- Sustainable Design Group (Gaithersburg) and Hilkat Soysal, lecturer, physics and engineering, Frostburg State University ($452,587): developing a self-contained bulk milk chiller for use in remote villages where electricity is either unreliable or unavailable.
- Sustainable Infrastructure LLC (Baltimore) and Monique Head, assistant professor, Morgan State University ($408,632): developing a state-of-the-art bridge inspection vehicle linking bridge data collected from multiple sensors with proprietary software.
- Tauros Engineering (Potomac) and Kaye Brubaker, associate professor, University of Maryland, College Park ($141,000): developing computational modeling tools that simulate the hydro-dynamic sediment erosion and deposition processes associated with damage to civil infrastructure.
This is the 51st round of MIPS grants. Projects are co-funded by MIPS and participating companies.
Part of the Maryland Technology Enterprise Institute (Mtech), an initiative of the A. James Clark School of Engineering at the University of Maryland, MIPS is in its 26th year, providing matching grants for technology product development projects that team Maryland companies with researchers in Maryland public universities.
Blockbuster and emerging products developed by Maryland companies have benefitted from MIPS, including Martek Biosciences’ nutritional oils, Hughes Communications’ HughesNet, MedImmune’s Synagis, Black & Decker’s Bullet Speed Tip Masonry Drill Bit, WellDoc’s mobile diabetes management platform, and CSA Medical’s diseased-tissue ablation device. Products with MIPS projects have generated more than $25.2 billion in revenue and added thousands of jobs to the region.
MIPS has supported research projects with more than 500 different Maryland companies since 1987.
MIPS recently released results from an independent study titled “An Analysis of the Impacts of MIPS Program Spending and the Commercialization of MIPS Funded Projects on the State of Maryland,” by Richard Clinch, from the Jacob France Institute at the University of Baltimore. That study found that:
- MIPS Products Generate $3 Billion in Sales, Support 3K+ Jobs in One Year
MIPS products generated over $3 billion in product sales and supported 3,615 ongoing jobs in Maryland in calendar 2011 alone. When the multiplier-based economic impacts associated with this activity are included, the economic impacts associated with the production and sale of these commercialized technologies total $4.8 billion in economic activity in Maryland, supporting 15,191 jobs earning $1.1 billion in labor income during 2011.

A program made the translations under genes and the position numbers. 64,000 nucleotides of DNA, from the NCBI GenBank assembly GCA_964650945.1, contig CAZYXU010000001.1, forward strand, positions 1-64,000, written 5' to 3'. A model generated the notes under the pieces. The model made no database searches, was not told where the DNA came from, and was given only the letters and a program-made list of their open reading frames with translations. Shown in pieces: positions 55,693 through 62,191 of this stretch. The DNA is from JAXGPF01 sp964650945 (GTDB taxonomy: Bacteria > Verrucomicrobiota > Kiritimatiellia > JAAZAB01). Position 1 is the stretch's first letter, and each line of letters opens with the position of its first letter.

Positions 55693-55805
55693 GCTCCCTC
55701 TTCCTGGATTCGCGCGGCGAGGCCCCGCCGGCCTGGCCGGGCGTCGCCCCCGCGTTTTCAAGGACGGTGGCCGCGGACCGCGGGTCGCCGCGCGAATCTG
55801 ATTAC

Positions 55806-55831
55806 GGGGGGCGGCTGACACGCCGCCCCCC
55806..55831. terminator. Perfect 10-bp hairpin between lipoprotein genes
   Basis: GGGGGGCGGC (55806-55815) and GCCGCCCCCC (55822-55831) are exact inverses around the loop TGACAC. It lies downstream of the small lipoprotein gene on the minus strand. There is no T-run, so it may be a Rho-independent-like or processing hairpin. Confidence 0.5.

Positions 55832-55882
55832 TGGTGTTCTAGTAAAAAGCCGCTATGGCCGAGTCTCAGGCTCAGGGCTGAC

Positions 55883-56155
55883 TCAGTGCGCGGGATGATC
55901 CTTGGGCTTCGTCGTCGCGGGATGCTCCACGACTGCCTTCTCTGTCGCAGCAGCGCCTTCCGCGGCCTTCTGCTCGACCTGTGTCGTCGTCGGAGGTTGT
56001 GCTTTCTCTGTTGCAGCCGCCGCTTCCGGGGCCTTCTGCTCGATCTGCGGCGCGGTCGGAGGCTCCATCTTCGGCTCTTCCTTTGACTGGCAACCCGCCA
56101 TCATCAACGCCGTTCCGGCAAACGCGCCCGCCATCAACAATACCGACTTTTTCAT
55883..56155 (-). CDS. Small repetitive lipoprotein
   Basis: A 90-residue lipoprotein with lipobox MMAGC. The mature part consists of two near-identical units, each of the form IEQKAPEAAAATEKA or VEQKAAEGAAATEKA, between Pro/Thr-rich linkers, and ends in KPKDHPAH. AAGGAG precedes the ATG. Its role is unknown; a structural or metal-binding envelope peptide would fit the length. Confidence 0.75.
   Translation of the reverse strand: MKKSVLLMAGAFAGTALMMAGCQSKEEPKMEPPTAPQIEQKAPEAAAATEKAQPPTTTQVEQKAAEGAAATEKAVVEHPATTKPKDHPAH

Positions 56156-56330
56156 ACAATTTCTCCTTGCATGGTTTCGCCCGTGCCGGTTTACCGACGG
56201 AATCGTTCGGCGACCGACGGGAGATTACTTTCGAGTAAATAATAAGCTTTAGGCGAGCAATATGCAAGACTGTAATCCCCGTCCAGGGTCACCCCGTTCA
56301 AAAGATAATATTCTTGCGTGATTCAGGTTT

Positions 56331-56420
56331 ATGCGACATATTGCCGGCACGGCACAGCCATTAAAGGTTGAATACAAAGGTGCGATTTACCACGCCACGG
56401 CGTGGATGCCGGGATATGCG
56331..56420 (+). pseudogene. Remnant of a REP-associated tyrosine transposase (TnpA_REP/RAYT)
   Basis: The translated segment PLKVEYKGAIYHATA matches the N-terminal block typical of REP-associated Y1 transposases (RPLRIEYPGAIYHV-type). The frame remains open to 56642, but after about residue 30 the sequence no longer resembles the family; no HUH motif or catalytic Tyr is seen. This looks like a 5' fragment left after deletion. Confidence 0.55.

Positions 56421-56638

- MIPS Pays for its Lifetime of Funding in One Year
The economic impacts associated with MIPS-supported technology generated an estimated $87.3 million in state tax revenues in the year 2011 alone, the latest year for which complete data was available. These estimated one-year 2011 state tax revenues significantly exceed the $37 million lifetime costs of the MIPS program. An estimated $70.6 million in local government revenues was also generated by MIPS supported technologies in 2011.
- MIPS Projects Attract $884.2 Million in Additional Funding
MIPS lifetime spending over 25 years of $37.0 million assisted in catalyzing the development and commercialization of technologies that have attracted $884.2 million in additional grant, debt, equity, and venture capital funding into Maryland.
- MIPS-Supported Companies Acquired for More than $18 Billion
Several MIPS-supported companies have been acquired over the past few years and the acquisition cost of these companies has totaled over $18.0 billion dollars.
Read the full report online here: http://mips.umd.edu/docs/reports/JFI_MIPS_Report_2012.pdf.
About the Maryland Industrial Partnerships (MIPS) Program
MIPS, a program of the Maryland Technology Enterprise Institute (Mtech) in the A. James Clark School of Engineering at the University of Maryland, supports university-based research projects to help Maryland companies develop technology-based products. Commercial products benefiting from MIPS projects have generated more than $25.2 billion in revenue, added thousands of jobs to the region, and contributed to successful products such as Martek Biosciences’ nutritional oils, Hughes Communications’ HughesNet, MedImmune’s Synagis, and Black & Decker’s Bullet Speed Tip Masonry Drill Bit.